• Why is media reporting that the attorney and victim cannot speak to the media?

• Do you have the money to process soldiers through the legal system?

• If you don’t have the money, why not refer the case to the civilian authorities to help you determine if this person is a danger to society?

• Why no follow up with local police after victim got a military protection order?

• Where did the victim live? On base? Off base? Was protection order coordinated between deployed commander and commander in the states?

• Where did Micah Johnson live? On base? Were others informed of the protection order and reasons why?

• Why did it take so long to discharge Micah Johnson from the military after he was sent home from Afghanistan?

• Did he continue to go to work until he was discharged?

• Did he have any other victims or accusations while serving?

• Do you keep records of reports of sex crimes if the allegation cannot be substantiated because it’s a “he said, she said” crime?

• What triggers an investigation by CID? Where are they located?

• Do you investigate if the crime is considered sex harassment?

• Why sex harassment when stalking, stealing panties, protection order, and early return home from Afghanistan?

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As the funerals for the slain Dallas police officers continue, the investigation into the background and motive of Dallas shooter, Micah Johnson, continues. The US Army has opened an investigation into Johnson’s military service. Johnson reportedly spent six years in the Army Reserves and was accused of sexual harassment while serving. RT America’s Manuel Rapalo reports from Dallas, where police are also investigating claims that Johnson purchased an AK-47 off of Facebook for $600 before the shooting. -RT America

On This Day, Army Pfc. Zachery Fuller Died in a Flash Flood Training Accident at Fort Hood in Texas (June 2, 2016)

Zachery Fuller

Pfc. Zachery Fuller, US Army

Army Pfc. Zachery Nathaniel Fuller, 23, whose home of record is listed as Palmetto, Florida, entered active-duty military service in November 2015 as a motor transport operator and was assigned to 3rd Battalion, 16th Field Artillery Regiment, 2nd Armored Brigade Combat Team, 1st Cavalry Division, Fort Hood, Texas since April 2016. Fuller’s awards and decorations include a National Defense Service Medal, Global War on Terrorism Service Medal and Army Service Ribbon.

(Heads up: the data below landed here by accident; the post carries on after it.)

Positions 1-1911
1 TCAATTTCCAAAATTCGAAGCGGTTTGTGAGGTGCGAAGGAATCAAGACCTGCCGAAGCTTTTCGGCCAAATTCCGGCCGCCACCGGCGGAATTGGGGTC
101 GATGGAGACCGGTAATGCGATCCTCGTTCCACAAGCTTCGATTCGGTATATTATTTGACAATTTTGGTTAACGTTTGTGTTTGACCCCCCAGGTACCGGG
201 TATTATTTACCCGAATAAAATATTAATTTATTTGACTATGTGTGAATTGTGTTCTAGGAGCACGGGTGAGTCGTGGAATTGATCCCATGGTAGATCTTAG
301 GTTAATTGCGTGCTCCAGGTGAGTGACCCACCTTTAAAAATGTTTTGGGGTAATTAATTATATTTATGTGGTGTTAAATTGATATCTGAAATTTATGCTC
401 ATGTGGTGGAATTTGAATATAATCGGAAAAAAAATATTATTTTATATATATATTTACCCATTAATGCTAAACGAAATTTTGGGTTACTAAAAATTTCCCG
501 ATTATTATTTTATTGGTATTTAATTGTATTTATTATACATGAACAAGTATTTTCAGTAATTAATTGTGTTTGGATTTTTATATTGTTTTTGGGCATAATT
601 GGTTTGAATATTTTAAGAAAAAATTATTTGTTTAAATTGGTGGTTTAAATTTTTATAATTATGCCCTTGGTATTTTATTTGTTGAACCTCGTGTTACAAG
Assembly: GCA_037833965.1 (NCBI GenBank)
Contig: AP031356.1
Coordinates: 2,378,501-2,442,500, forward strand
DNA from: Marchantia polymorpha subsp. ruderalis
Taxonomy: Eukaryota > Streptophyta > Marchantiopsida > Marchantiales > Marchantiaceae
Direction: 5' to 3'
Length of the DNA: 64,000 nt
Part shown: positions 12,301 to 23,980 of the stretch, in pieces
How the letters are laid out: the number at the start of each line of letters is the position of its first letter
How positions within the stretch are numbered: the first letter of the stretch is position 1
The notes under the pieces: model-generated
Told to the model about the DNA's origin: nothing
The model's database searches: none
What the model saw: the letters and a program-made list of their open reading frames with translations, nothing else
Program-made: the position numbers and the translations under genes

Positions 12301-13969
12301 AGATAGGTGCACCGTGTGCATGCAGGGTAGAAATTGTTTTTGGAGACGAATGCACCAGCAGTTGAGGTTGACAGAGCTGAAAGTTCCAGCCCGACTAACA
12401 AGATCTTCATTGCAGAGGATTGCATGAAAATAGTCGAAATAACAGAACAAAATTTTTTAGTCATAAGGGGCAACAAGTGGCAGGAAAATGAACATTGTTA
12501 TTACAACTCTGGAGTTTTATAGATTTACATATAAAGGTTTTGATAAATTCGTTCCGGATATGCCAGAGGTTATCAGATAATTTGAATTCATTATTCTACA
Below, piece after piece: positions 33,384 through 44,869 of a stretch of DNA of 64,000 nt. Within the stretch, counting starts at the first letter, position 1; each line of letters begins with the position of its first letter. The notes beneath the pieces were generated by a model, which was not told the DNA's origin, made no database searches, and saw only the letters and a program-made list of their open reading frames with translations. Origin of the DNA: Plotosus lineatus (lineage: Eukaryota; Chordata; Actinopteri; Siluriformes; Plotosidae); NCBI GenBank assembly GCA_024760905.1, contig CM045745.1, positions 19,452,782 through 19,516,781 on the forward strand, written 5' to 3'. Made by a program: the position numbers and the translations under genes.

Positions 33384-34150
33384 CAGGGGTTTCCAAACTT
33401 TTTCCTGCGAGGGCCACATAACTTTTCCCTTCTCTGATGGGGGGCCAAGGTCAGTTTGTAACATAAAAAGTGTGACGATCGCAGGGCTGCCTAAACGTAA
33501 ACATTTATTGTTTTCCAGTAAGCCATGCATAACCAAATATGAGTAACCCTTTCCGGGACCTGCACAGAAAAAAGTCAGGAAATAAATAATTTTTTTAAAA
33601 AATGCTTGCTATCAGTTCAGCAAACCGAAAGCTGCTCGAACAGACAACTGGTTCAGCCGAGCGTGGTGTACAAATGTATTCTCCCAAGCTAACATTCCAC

Learn more from III Corps and Fort Hood Facebook page here.

For more information: On This Day, Eight Army Soldiers & One West Point Cadet Died in a Flash Flood Training Accident at Fort Hood in Texas (June 2, 2016)

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The Fort Hood, Texas, Nine | Congressman Ted Poe

Congressman Ted Poe (R-TX):

Mr. Speaker, Texas has been hammered by historic torrential rain and flooding. As the Texas floodwaters rose, 12 soldiers from Fort Hood, Texas, were crossing Owl Creek in a 21⁄2-ton Light Medium Tactical Vehicle when it became stuck in the Owl Creek low water crossing.

Suddenly, the vehicle was swept over and sent downstream by fast-moving water. Nine American soldiers drowned in the massive flood waters. Today, we remember them, and here they are: Staff Sergeant Miguel Colon Vazquez, 38, from New York.

He had just spent four tours of duty in Iraq and Afghanistan; Specialist Christine Armstrong, 27, of California; PFC Brandon Banner, 22, of Florida; PFC Zachery Fuller, 23, of Florida; Private Isaac Deleon, 19, of Texas. He was the youngest of all of them.

He had only been in the Army for 17 months; Private Eddy Rae’Laurin Gates, 20, of North Carolina—a former homecoming queen; Private Tysheena James, 21, of New Jersey; West Point cadet Mitchell Winey, 21, of Indiana; Specialist Yingming Sun, 25, of California. These are the nine who drowned recently in the Texas floods.

The soldiers were members of the 3rd Battalion, 16th Field Artillery Regiment, 2nd Armored Brigade Combat Team of the 1st Cavalry Division. These American soldiers were volunteers who swore to protect the United States.

They were a cut above the rest and were ready to defend freedom at home and abroad. Their lives were ripped from this world and their families all too soon. We are grateful for them and their families for their service and their sacrifices.

These soldiers are the best of America. Our thoughts and prayers are with the soldiers and their families, who have been devastated by the floods of Texas this spring.

Tracking Military Sex Offenders Prevents Crime